HRH The Princess Royal was in the Borders on an informal visit to Dawyck Botanic Garden in Peeblesshire last Wednesday.
She was welcomed to the garden by Sir Muir Russell, chairman, and Simon Milne MBE, regius keeper of Dawyck’s parent organisation, the Royal Botanic Garden, Edinburgh (RBGE).
And she was shown round by Dawyck curator Graham Stewart, who talked about the history, present-day activity and future ambitions of the 65-acre site. A spokesperson for RBGE said key points of interest during a relaxed 50-minute walkabout included the recently-commissioned hydro scheme, already bringing electricity savings, and the iconic Dutch Bridge.
The spokesperson added: “Being introduced to staff, supporters and volunteers, the Princess demonstrated her own awareness of challenges facing the environment when she spoke of the impact of non-native invasive species, such as Rhododendron ponticum, and the growing threat of pathogens including sudden oak death (Phytophthora ramorum) and ash dieback (Chalara fraxinea).”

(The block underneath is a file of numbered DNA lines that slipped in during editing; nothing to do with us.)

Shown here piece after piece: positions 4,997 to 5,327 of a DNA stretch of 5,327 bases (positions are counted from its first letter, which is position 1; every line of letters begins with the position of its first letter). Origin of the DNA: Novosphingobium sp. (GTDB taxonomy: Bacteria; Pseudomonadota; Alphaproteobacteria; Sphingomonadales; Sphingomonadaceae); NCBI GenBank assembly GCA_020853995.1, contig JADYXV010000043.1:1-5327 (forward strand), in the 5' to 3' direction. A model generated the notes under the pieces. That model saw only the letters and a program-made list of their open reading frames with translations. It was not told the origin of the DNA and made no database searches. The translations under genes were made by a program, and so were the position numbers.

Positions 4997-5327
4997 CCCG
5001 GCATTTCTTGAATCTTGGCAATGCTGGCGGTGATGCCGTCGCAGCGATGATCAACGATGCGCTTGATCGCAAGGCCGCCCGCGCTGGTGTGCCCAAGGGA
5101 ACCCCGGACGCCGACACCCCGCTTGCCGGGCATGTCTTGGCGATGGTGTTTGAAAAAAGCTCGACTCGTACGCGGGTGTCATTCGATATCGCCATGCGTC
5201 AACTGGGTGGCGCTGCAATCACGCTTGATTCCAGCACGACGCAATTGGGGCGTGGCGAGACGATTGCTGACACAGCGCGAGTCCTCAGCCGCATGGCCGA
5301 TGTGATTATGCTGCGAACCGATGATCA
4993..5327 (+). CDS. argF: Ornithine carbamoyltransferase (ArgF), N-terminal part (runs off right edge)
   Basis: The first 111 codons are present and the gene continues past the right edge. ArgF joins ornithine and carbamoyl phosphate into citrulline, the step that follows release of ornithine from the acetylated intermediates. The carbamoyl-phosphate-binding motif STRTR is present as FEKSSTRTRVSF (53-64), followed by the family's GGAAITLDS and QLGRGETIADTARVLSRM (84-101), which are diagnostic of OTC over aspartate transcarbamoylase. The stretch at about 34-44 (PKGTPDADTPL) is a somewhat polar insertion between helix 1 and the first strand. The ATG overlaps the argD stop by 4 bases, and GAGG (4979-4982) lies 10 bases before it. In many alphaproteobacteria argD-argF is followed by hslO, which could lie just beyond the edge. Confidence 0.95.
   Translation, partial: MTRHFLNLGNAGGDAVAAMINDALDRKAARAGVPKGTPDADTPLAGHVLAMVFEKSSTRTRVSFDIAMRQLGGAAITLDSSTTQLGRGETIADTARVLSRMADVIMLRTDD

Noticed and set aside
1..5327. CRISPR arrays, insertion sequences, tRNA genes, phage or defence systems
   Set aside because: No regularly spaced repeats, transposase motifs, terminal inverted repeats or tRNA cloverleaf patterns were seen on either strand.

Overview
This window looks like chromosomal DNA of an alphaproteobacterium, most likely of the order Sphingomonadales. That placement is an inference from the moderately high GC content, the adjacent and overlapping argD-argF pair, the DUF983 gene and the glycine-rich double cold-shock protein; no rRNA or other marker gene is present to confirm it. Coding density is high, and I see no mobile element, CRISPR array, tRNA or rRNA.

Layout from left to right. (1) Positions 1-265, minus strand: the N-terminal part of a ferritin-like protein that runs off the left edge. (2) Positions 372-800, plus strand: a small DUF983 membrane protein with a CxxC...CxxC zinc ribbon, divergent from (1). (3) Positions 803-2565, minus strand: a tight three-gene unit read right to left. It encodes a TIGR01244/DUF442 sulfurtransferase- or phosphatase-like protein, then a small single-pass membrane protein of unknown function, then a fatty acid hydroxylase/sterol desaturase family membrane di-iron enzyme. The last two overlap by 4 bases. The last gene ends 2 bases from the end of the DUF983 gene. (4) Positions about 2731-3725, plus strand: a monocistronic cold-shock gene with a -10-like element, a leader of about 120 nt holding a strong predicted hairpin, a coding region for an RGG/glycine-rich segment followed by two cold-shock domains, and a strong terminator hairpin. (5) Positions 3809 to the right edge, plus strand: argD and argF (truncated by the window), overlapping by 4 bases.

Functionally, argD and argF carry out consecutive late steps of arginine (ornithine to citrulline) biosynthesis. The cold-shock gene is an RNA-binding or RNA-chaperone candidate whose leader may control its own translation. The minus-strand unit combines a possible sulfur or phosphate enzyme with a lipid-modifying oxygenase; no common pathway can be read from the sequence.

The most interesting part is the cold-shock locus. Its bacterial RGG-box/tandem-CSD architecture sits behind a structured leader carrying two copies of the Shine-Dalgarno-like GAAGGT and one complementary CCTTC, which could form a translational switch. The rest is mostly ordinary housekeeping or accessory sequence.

And the Princess planted a coastal redwood (Sequoia sempervirens), collected in the wild by staff member Robert Unwin during fieldwork in California, before leaving for other duties in the area.
Mr Stewart said: “To have the garden recognised by Her Royal Highness means a great deal to everyone at Dawyck.
“As a team, we strive to present the best in horticultural and environmental practices and to extend a warm welcome to everyone with an interest in visiting”.
Mr Milne said: “The royal visit provided well-deserved recognition to the team and we were all delighted to have had the opportunity to welcome The Princess Royal to Dawyck and to share with her this magical garden in the Tweed Valley.
“The Princess Royal was extremely complimentary about the work at Dawyck and the Royal Botanic Garden, Edinburgh, and praised staff for their skill and efforts.
“In this context, topics discussed ranged from dealing with invasive non-native species and plant health issues to the propagation of trees and the global role of the Royal Botanic Garden Edinburgh in plant conservation”.